In the first implementation, we used the Consumer Group feature to manage the offsets and checkpoints across multiple Kafka Consumers. However, to achieve fault tolerance and scalability, we had to run multiple consumer groups for the same topic. This was our initial strategy to maintain the SLA at high query workload. But this model posed other challenges - since Kafka maintains offset per consumer group, achieving data consistency across multiple consumer groups was not possible. Also, a failure of a single node in a consumer group meant the entire consumer group was unavailable for query processing. Restarting the failed node needed lot of manual operations to ensure data is consumed exactly once. This resulted in management overhead and inefficient hardware utilization.
While taking inspiration from the Kafka consumer group implementation, we redesigned the real-time consumption in Pinot to maintain consistent offset across multiple consumer groups. This allowed us to guarantee consistent data across all replicas. This enabled us to copy data from another consumer group during node addition, node failure or increasing the replication group.
In this talk, we will deep dive into the various challenges faced and considerations that went into this design, and learn what makes Pinot resilient to failures both in Kafka Brokers and Pinot Components. We will introduce the new concept of "lockstep" sequencing where multiple consumer groups can synchronize checkpoints periodically and maintain consistency. We'll describe how we achieve this while maintaining strict freshness SLAs, and also withstanding high throughput and ingestion.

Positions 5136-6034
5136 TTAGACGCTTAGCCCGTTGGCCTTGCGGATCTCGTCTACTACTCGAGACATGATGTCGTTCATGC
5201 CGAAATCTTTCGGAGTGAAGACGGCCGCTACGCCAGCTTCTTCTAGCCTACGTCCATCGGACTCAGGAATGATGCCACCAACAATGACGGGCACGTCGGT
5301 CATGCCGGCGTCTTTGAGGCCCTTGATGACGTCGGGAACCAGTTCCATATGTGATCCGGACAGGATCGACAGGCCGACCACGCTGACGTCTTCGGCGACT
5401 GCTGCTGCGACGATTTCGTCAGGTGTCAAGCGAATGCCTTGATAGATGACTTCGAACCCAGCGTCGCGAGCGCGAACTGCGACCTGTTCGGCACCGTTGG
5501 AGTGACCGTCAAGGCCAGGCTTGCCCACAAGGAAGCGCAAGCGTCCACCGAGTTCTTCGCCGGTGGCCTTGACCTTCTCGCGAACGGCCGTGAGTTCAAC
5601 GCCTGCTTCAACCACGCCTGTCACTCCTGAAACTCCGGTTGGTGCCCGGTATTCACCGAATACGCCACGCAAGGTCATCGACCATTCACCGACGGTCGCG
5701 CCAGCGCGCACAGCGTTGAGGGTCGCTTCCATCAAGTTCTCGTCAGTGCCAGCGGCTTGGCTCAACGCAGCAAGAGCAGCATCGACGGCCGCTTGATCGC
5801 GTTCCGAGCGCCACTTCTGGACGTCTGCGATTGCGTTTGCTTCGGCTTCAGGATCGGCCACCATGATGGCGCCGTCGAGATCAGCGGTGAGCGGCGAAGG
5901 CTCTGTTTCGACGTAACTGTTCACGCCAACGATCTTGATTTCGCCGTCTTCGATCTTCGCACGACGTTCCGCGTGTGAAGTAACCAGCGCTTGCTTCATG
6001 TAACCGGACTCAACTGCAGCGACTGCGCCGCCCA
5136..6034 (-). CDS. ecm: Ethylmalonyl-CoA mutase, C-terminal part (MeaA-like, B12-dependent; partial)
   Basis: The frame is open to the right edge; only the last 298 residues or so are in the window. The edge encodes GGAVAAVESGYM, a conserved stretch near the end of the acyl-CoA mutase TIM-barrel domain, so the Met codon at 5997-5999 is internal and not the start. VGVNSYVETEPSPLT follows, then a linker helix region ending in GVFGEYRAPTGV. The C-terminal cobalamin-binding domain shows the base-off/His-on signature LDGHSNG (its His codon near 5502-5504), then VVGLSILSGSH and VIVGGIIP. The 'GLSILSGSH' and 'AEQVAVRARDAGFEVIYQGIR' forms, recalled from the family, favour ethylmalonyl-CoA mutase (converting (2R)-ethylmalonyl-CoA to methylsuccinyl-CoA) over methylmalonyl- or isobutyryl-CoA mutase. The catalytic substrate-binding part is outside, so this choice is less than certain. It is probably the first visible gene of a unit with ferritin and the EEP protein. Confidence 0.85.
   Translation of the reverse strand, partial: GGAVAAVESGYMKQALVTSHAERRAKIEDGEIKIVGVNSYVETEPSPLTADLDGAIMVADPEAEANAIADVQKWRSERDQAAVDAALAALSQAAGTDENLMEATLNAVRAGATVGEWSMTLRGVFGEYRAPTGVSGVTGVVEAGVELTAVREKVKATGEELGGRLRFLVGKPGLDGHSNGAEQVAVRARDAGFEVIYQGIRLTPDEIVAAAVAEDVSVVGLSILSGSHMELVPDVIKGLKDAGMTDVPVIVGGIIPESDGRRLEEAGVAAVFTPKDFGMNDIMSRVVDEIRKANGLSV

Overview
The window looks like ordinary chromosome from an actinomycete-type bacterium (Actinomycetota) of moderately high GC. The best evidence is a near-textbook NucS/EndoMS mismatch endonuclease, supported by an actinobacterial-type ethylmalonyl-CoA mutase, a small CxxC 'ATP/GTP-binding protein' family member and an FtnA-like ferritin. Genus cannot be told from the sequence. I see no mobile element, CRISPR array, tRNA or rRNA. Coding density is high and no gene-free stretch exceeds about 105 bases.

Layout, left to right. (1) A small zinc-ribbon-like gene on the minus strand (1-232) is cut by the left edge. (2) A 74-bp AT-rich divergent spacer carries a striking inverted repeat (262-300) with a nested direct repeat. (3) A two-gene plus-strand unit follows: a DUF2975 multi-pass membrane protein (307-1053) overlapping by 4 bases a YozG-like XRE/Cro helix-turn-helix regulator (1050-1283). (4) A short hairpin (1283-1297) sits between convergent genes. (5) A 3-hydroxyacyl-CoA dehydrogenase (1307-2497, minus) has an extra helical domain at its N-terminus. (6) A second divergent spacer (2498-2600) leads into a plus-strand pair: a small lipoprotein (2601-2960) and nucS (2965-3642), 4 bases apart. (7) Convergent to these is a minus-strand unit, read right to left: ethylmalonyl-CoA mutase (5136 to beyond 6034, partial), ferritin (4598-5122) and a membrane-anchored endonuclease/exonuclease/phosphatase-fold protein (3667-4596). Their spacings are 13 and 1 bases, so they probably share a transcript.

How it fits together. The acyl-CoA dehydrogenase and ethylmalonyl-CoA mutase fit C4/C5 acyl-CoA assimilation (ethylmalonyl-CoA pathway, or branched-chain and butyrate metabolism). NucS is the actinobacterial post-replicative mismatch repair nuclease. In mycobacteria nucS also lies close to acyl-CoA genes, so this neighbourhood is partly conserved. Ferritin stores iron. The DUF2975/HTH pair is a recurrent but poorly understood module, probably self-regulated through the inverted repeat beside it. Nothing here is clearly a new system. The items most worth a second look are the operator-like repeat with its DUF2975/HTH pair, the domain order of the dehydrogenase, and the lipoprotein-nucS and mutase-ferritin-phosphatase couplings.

I want to tell a story about heavily leveraging Kafka Streams and Kafka Connect to reduce the end latency to minutes, at the same time making the pipeline easier and cheaper to run. We were able to successfully validate the new data pipeline by launching two massive games just 4 weeks apart.
After migrating much of our tech stack to Kafka Streams and Kafka Connect, some of our newer streaming applications encountered the same problem: while their primary input data was available in Kafka and their static side input data could be ingested using traditional connectors, they still needed access to semi-static data that has historically been acquired through in-line synchronous requests and responses. External service calls made from within a Kafka Streams application are highly discouraged, as they make error-handling difficult and typically slow down the application. To solve this problem, we used Kafka Connect components to build a large-scale data subscription service which subscribes to, polls, and disseminates auxiliary data to Kafka topics for immediate consumption by our streaming applications.